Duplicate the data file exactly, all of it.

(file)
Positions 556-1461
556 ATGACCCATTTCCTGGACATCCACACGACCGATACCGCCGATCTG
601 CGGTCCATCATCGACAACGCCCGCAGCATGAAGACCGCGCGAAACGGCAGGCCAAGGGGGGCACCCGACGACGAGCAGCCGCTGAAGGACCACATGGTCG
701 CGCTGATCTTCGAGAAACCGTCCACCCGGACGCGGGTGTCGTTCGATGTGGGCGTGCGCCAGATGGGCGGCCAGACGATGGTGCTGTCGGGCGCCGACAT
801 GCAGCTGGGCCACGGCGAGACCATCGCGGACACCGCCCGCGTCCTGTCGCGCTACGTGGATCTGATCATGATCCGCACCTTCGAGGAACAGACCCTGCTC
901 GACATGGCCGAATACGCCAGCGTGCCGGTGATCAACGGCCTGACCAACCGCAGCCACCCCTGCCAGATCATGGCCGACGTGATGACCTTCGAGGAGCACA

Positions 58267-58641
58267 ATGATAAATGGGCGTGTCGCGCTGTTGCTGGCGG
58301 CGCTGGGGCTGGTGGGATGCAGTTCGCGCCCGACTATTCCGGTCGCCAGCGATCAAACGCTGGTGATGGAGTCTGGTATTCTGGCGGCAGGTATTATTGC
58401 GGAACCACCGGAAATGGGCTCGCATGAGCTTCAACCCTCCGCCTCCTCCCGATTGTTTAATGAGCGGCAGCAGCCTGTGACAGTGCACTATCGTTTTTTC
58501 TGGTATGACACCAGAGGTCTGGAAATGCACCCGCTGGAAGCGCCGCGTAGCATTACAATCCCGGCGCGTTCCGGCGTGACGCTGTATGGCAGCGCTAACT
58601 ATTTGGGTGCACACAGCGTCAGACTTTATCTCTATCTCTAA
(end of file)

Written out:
Positions 556-1461
556 ATGACCCATTTCCTGGACATCCACACGACCGATACCGCCGATCTG
601 CGGTCCATCATCGACAACGCCCGCAGCATGAAGACCGCGCGAAACGGCAGGCCAAGGGGGGCACCCGACGACGAGCAGCCGCTGAAGGACCACATGGTCG
701 CGCTGATCTTCGAGAAACCGTCCACCCGGACGCGGGTGTCGTTCGATGTGGGCGTGCGCCAGATGGGCGGCCAGACGATGGTGCTGTCGGGCGCCGACAT
801 GCAGCTGGGCCACGGCGAGACCATCGCGGACACCGCCCGCGTCCTGTCGCGCTACGTGGATCTGATCATGATCCGCACCTTCGAGGAACAGACCCTGCTC
901 GACATGGCCGAATACGCCAGCGTGCCGGTGATCAACGGCCTGACCAACCGCAGCCACCCCTGCCAGATCATGGCCGACGTGATGACCTTCGAGGAGCACA

Positions 58267-58641
58267 ATGATAAATGGGCGTGTCGCGCTGTTGCTGGCGG
58301 CGCTGGGGCTGGTGGGATGCAGTTCGCGCCCGACTATTCCGGTCGCCAGCGATCAAACGCTGGTGATGGAGTCTGGTATTCTGGCGGCAGGTATTATTGC
58401 GGAACCACCGGAAATGGGCTCGCATGAGCTTCAACCCTCCGCCTCCTCCCGATTGTTTAATGAGCGGCAGCAGCCTGTGACAGTGCACTATCGTTTTTTC
58501 TGGTATGACACCAGAGGTCTGGAAATGCACCCGCTGGAAGCGCCGCGTAGCATTACAATCCCGGCGCGTTCCGGCGTGACGCTGTATGGCAGCGCTAACT
58601 ATTTGGGTGCACACAGCGTCAGACTTTATCTCTATCTCTAA